Remo Belli, a musician who pioneered the synthetic drumhead just in time to help a generation of rock-and-rollers shape their sound and then saw it become standard on kits across genres, has died.
Belli, who founded Remo Inc., was 88 and had been treated for pneumonia at a Pasadena hospital, where he died April 25, said Sue Kincade, the company’s advertising manager.
Belli was a young professional drummer in the 1950s, backing singer Anita O’Day and others, when he grew frustrated with the limitations of animal-skin drumheads, which could wilt or expand depending on the weather.
In 1957, he and his collaborators perfected and began marketing one of the first artificial drumheads made of a resilient polyester film manufactured under various brand names, including Mylar, made by DuPont. He dubbed that first product the Weather King, a signal that it was durable no matter the atmospheric conditions of the gig, unlike finicky cow-skin drums.
A few years later, a 20-inch Remo drumhead was seen on Ringo Starr’s Ludwig kit when the Beatles played on the “Ed Sullivan Show.” Rockers quickly caught on and eventually even jazz purists began embracing synthetic heads, which are now standard on kits of drummers in all genres.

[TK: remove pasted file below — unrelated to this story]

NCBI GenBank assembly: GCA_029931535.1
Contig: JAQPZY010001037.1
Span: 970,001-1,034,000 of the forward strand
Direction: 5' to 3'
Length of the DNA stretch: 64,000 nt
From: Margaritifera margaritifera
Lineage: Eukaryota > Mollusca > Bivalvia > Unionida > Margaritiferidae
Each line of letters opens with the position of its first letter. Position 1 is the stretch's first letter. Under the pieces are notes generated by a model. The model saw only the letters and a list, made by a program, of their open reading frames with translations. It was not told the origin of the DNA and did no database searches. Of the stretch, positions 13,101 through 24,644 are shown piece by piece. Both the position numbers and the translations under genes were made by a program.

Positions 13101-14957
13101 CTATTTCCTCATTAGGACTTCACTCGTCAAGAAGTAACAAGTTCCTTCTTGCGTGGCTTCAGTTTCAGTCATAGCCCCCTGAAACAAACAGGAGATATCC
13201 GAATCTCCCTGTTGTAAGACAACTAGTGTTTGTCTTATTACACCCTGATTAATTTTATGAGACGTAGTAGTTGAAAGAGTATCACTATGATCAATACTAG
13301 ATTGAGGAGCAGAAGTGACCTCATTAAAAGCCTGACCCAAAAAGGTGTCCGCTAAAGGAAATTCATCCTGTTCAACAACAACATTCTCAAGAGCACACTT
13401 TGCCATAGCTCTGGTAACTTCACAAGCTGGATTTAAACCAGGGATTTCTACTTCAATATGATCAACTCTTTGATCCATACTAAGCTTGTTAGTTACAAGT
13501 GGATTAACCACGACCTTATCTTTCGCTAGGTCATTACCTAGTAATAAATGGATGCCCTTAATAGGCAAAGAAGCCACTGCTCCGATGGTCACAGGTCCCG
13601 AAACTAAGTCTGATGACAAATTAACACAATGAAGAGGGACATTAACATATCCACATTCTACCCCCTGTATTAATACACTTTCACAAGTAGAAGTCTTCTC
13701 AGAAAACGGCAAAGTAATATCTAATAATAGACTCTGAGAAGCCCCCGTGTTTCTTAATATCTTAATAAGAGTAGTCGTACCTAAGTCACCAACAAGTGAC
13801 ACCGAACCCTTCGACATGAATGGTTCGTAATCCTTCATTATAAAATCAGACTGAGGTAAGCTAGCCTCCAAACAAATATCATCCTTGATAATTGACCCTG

Belli’s modest Los Angeles store, Drum City, grew into Remo Inc., now located in Valencia.
Belli and his wife, Ami, a doctor, worked with neurologists and educators to incorporate rhythm into wellness regimens. He promoted drum circles and was convinced that drumming could reduce stress, improve moods, boost creativity and even strengthen immune systems.
Remo Delmo Belli was born in Mishawaka, Ind., near South Bend, on June 22, 1927. As a child, he loved listening to his uncle’s polka band. His father urged him to learn the accordion, but he chose the drums instead. He began playing professionally in jazz bands at age 16, while still in high school.
Last year the Remo drumhead used by Starr on “Ed Sullivan” sold at auction for $2.1 million.
Weber is a writer for the Associated Press.